Anytown High School is suffering from severe overcrowding so the Anytown Unified School District builds a second high school, but instead of sending all students on one side of town to one high school and students on the other side to a different high school AUSD decided to keep all the boys at Anytown High (now Anytown Boys’ High School) and send all the girls to the new school (or vice versa). Assume each school has the same facilities and the same programs (ie shop and home ec). Is allowed under; 1) federal law, and 2) state law (do any states allow it)?
I don’t see why not, although the devil would be in the details. You would have to make damned sure that facilities, programs, resources etc. are as close to equal as possible. There has. of course, been considerable research to suggest that, particularly in the teen years, kids learn better and have fewer distractions in single-sex schools.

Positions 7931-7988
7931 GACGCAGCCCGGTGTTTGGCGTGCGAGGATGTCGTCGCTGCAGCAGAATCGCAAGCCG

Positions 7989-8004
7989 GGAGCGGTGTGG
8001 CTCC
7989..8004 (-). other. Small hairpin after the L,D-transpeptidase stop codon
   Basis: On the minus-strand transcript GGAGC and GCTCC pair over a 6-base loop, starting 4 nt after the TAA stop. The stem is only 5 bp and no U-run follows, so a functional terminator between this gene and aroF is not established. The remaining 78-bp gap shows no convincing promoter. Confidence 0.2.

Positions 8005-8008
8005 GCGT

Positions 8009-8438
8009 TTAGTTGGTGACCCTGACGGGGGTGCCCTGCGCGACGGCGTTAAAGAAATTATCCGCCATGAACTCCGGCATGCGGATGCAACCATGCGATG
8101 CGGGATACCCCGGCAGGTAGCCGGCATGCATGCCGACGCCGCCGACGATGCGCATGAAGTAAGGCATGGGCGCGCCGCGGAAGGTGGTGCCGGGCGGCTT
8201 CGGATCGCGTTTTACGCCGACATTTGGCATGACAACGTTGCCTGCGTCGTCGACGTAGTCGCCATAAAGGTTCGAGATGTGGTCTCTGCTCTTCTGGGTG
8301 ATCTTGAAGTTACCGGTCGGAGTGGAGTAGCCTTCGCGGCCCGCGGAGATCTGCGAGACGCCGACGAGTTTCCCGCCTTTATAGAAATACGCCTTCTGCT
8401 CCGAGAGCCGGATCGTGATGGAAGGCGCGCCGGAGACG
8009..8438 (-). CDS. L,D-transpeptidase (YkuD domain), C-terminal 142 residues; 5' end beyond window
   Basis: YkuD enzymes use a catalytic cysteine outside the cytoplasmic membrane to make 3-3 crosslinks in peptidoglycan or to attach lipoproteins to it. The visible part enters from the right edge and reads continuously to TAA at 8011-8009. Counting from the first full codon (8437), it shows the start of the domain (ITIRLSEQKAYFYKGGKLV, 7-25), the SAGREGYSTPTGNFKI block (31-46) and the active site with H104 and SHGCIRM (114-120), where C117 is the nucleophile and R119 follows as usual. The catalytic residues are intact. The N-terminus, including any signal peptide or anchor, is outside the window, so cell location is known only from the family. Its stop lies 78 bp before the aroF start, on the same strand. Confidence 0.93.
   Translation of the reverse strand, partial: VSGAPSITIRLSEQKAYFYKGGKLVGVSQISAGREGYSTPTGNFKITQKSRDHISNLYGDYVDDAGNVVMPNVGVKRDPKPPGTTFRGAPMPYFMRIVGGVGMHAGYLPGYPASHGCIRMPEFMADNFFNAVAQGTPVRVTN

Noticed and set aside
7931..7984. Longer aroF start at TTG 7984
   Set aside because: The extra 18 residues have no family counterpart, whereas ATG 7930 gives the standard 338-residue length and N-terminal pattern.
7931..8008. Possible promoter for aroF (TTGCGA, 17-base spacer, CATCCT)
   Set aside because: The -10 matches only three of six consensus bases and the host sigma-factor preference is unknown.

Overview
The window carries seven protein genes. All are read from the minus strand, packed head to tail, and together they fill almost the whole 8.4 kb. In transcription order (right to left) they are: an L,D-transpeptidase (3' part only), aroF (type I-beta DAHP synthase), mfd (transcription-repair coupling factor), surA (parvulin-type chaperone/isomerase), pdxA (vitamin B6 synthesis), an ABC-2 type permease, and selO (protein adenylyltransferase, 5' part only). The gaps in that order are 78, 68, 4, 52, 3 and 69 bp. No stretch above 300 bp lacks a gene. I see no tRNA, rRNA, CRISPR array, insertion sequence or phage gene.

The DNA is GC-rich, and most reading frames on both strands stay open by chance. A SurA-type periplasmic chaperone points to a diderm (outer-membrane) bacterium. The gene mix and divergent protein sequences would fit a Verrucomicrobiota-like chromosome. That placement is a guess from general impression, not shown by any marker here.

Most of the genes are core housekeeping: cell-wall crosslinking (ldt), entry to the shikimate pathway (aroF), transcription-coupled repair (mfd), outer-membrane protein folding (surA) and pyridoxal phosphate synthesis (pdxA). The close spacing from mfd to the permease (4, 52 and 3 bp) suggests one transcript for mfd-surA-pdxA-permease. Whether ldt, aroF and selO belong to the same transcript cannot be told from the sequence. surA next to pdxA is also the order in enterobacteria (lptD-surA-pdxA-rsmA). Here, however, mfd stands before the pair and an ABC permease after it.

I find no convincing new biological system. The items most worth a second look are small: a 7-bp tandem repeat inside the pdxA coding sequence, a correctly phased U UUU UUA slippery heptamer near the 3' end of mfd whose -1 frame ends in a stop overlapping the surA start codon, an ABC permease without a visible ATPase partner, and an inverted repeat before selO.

I don’t know of any such public schools in Ohio, but am aware of no statutory bar to it.
Gary J. Simson, Separate But Equal and Single-Sex Schools, 90 Cornell Law Review 443 (2005): http://papers.ssrn.com/sol3/papers.cfm?abstract_id=646961#PaperDownload
Here is an article about Simson’s law review article, for those who don’t feel like wading through a 20-page pdf: Home | Cornell Chronicle
It depends on the state. Federal rules permit it, although with strict guidelines, and states vary. No in Michigan, yes in Illinois. As far as I know, though, it’s only been done in Charter schools, which don’t have to follow the same guidelines that “regular” public schools do, although they are still part of the public school system.
They definitely used to be legal. If you look at the early history of some older public school systems (at least 120 years old or older), you’ll find that some of them used to have, for instance, a “Male High School” and a “Female High School”.
Back then schools could be segregated by race, too. http://www.jimcrowhistory.org/resources/lessonplans/hs_es_jim_crow_laws.htm
I realize it’s not exactly the same thing, but the issue is whether *Brown * extends to sex segregation, and if so, how?
It is complicated by the fact that racial discrimination is analyzed under the strict scrutiny standard while sex discrimination is analyzed under a more lenient intemediate-scrutiny standard. http://www.law.cornell.edu/supct/html/historics/USSC_CR_0429_0190_ZO.html